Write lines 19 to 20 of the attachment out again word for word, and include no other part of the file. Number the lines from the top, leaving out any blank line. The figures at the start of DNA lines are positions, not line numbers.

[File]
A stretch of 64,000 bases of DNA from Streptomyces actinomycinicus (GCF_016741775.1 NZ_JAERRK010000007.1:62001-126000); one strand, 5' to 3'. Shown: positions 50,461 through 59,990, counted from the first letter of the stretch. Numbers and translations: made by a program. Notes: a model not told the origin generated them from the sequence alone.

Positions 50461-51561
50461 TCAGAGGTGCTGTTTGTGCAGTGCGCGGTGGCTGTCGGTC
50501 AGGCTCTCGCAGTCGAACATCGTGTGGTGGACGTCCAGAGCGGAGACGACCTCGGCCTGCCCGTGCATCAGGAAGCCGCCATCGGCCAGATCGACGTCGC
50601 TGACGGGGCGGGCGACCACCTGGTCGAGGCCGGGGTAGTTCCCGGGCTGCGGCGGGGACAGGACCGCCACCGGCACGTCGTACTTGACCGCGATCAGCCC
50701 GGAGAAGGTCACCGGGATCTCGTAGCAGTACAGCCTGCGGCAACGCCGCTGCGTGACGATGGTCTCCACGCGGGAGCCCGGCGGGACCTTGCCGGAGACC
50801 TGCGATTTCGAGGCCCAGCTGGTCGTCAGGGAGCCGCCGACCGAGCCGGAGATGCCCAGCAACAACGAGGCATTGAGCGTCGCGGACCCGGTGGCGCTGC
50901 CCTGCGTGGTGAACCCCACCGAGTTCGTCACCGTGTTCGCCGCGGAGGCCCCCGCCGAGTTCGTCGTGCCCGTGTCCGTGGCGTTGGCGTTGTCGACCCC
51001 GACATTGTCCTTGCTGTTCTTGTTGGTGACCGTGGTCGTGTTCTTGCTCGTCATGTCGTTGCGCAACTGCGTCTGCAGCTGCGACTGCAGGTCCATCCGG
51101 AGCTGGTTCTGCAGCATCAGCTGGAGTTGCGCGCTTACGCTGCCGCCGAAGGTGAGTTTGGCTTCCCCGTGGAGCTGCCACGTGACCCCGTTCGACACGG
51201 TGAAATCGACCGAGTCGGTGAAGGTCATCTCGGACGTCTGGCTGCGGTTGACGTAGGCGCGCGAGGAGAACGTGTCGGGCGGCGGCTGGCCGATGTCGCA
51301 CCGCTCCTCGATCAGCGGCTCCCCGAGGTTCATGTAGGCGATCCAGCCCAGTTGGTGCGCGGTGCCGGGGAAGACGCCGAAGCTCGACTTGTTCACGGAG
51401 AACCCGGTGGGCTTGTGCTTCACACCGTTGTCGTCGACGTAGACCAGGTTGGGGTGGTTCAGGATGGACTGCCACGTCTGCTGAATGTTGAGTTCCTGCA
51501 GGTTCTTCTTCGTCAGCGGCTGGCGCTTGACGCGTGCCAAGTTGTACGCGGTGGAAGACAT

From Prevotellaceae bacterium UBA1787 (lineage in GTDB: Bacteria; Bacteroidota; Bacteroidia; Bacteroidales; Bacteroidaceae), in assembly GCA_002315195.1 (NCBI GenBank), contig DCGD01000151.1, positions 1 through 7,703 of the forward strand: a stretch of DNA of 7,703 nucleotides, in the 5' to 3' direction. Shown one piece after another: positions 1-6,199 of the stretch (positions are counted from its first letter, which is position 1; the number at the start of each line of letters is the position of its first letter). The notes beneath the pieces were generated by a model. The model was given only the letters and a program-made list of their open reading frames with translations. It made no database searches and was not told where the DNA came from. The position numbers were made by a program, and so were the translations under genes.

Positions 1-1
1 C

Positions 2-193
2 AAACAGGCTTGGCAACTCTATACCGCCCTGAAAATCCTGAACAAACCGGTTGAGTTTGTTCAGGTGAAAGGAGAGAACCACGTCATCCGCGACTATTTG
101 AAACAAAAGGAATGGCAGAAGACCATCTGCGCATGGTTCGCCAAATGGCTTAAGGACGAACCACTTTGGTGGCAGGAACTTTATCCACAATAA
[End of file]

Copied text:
2 AAACAGGCTTGGCAACTCTATACCGCCCTGAAAATCCTGAACAAACCGGTTGAGTTTGTTCAGGTGAAAGGAGAGAACCACGTCATCCGCGACTATTTG
101 AAACAAAAGGAATGGCAGAAGACCATCTGCGCATGGTTCGCCAAATGGCTTAAGGACGAACCACTTTGGTGGCAGGAACTTTATCCACAATAA